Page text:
African Journal for Physical Activity and Health Sciences

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Correlates of pre-diabetes and Type 2 diabetes in Buffalo City Municipality, South Africa

E.O. Owolabi, D.T. Goon, O.V. Adeniyi, E. Seekoe


District health policies on non-communicable diseases are informed by reliable epidemiological data which are scarce in Buffalo City Metropolitan Municipality (BCMM), South Africa. This study addresses this evidence gap by examining the prevalence and correlates of pre-diabetes and type 2 diabetes among South African adult residents of BCMM. A cross-sectional survey of 998 adults (321 men and 677 women) attending the three largest out-patient clinics in BCMM was conducted using the World Health Organisation STEPwise Questionnaire. Glycaemic status was determined by analysing fasting blood glucose and use of diabetes medications. Multivariate logistic regression models were used to estimate the independent associations of sociodemographic, behavioural and cardiovascular risk factors with diabetes. The prevalence of prediabetes and diabetes was 14% and 24%, respectively. Age (p<0.000), marital status (p<0.000), employment status (p<0.000), level of income (p<0.000), level of education (p<0.000), alcohol consumption (p<0.000), physical activity (p<0.014), obesity (p<0.000) and hypertension (p<0.000) were significantly associated with diabetes mellitus. However, in the multivariate logistic regression analysis, after adjusting for confounders, only age (26 years and above) (AOR=1.9, CI= 1.4-2.7), ever married (AOR= 4.0, CI= 1.1-2.4), abdominal obesity (AOR= 1.9, CI= 1.2-2.9), alcohol use (AOR=1.6, CI= 1.1-2.4) and hypertension (AOR= 2.7, CI= 1.9-3.8) were the significant and independent predictors of diabetes mellitus. A high prevalence of diabetes found among the study participants could be attributed to modifiable risk factors and ageing. District health policies should be tailored toward addressing cardio-metabolic risk factors at both the primary health care and population levels.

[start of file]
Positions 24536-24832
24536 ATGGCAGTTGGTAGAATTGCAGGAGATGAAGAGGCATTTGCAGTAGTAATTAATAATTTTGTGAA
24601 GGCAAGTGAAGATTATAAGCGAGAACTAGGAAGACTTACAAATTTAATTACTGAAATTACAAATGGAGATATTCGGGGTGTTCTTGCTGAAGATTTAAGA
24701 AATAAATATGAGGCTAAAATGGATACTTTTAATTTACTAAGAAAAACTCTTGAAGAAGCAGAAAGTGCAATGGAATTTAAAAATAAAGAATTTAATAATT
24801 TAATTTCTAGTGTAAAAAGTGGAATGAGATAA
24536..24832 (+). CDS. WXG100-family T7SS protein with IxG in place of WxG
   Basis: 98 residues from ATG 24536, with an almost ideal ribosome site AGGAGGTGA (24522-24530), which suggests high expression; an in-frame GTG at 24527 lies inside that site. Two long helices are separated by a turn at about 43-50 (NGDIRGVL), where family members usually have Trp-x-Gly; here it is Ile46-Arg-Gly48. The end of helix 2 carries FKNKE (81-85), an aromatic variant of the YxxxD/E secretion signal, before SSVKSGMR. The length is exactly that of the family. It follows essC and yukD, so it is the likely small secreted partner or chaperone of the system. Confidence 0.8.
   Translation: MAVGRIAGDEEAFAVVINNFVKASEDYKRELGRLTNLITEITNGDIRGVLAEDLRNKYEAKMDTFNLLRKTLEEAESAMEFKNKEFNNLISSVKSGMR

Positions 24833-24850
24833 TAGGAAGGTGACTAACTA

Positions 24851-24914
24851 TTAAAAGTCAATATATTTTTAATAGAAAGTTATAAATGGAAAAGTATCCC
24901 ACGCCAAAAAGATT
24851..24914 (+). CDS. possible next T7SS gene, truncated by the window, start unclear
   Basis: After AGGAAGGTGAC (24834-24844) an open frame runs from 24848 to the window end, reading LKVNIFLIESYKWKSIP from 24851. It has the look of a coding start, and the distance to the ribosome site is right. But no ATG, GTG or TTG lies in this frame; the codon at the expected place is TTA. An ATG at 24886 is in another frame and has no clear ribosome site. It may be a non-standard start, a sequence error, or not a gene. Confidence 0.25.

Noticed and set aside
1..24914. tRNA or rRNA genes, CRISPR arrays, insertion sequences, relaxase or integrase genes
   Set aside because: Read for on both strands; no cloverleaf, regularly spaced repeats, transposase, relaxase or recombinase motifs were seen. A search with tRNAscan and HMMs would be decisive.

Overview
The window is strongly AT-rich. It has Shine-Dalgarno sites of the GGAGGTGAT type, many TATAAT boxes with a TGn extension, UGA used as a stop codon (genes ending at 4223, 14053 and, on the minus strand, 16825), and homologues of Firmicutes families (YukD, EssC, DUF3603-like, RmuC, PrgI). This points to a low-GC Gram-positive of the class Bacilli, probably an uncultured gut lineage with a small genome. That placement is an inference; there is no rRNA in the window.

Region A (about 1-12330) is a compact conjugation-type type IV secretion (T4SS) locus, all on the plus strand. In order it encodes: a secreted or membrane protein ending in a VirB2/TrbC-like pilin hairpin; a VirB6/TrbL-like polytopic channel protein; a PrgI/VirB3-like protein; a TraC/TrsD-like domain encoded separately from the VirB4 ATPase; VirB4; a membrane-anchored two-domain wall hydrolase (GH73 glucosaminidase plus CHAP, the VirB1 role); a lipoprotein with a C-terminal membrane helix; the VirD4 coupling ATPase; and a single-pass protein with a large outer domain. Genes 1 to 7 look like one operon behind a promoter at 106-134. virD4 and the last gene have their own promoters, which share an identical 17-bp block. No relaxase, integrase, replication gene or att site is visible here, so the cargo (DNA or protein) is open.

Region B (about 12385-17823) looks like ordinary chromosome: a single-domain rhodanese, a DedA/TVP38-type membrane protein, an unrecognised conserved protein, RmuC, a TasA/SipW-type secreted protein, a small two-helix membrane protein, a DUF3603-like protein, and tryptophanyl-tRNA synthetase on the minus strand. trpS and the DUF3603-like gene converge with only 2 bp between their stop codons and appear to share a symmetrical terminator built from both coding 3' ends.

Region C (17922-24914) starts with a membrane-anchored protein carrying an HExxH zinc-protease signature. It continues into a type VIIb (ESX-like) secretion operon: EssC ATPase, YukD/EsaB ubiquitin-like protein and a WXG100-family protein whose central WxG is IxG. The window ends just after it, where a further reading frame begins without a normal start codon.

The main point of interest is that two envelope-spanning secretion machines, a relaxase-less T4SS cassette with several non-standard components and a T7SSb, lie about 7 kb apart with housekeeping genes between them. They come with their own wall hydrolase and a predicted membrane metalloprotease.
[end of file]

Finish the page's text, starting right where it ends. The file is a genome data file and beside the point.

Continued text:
Keywords: Diabetes mellitus type 2, pre-diabetes, hypertension, obesity, South Africa.

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